To Lieutenant Colonel John Laurens1
[Albany, August 15, 1782]
I received with great Pleasure, My Dear Laurens, the letter which you wrote me in last.2
Your wishes in one respect are gratified; this state has pretty unanimously delegated me to Congress. My time of service commences in November.3 It is not probable it will result in what you mention.4 I hope it is too late. We have great reason to flatter ourselves peace on our own terms is upon the carpet. The making it is in good hands. It is said your father is exchanged for Cornwallis and gone to Paris to meet the other commissioners and that Grenville on the part of England has made a second trip there, in the last instance, vested with Plenipotentiary powers.5
I fear there may be obstacles but I hope they may be surmounted.
Peace made, My Dear friend, a new scene opens. The object then will be to make our independence a blessing. To do this we must secure our union on solid foundations; an herculean task and to effect which mountains of prejudice must be levelled!
It requires all the virtue and all the abilities of the Country. Quit your sword my friend, put on the toga, come to Congress. We know each others sentiments, our views are the same: we have fought side by side to make America free, let us hand in hand struggle to make her happy.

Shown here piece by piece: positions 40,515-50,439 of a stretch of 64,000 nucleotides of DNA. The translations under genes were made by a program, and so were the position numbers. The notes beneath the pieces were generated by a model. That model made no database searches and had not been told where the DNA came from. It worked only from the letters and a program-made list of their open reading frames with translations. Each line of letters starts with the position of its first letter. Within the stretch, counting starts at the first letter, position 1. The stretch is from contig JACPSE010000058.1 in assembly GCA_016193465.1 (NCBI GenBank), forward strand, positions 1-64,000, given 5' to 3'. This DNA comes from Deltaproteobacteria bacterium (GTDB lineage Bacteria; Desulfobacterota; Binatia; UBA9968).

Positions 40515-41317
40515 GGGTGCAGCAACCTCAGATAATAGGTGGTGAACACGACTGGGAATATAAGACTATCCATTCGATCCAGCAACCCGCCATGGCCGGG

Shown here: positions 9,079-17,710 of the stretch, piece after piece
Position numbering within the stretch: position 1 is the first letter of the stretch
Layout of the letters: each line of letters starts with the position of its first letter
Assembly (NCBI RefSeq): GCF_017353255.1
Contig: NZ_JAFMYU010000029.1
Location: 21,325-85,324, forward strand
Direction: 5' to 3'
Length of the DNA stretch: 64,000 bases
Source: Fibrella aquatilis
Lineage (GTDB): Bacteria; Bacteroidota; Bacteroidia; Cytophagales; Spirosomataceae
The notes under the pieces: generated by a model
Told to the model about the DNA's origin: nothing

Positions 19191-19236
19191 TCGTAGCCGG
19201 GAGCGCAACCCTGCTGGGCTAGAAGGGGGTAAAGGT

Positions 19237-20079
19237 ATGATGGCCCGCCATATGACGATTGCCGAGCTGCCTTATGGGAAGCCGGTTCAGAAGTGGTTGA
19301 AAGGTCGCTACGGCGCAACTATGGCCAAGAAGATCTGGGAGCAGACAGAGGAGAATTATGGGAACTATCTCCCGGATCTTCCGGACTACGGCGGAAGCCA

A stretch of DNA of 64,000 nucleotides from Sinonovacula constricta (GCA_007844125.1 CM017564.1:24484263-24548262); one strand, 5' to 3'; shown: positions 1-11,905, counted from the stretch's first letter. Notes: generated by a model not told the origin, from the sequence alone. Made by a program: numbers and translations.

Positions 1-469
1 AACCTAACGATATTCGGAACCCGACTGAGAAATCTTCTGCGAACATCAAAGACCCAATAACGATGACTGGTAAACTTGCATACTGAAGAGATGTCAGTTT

Remember me to General Greene with all the warmth of a sincere attachment.6
Yrs for ever
ALS, Pierpont Morgan Library, New York City.
1. Laurens, after participating in the Yorktown campaign, returned to South Carolina where he joined in the irregular warfare which continued there. On August 27, 1782, he was killed in a skirmish with a British foraging expedition. It is, of course, doubtful that H’s letter reached him.
3. H was appointed a delegate to the Continental Congress on July 22, 1782, his one-year term to commence in November, 1782.
5. Benjamin Franklin, American Minister to France, in June, 1782, approved the exchange of Henry Laurens and Lord Cornwallis, reserving to Congress the right to disavow his act. Laurens had not gone to Paris to join the American Peace Commissioners, as H states, but had gone to southern France to visit relatives.
In the spring of 1782, Charles James Fox, who as Secretary of Northern Department was charged with the conduct of foreign affairs in the Rockingham Ministry, sent Thomas Grenville to France to treat with Franklin and Vergennes. Grenville, however, had not made a second trip to Paris, for, upon Rockingham’s death on July 1, 1782, Lord Shelburne became Prime Minister. Fox resigned, and the peace negotiations were carried on by Richard Oswald who earlier had represented Shelburne in Paris.
6. Major General Nathanael Greene commanded the American forces in the South.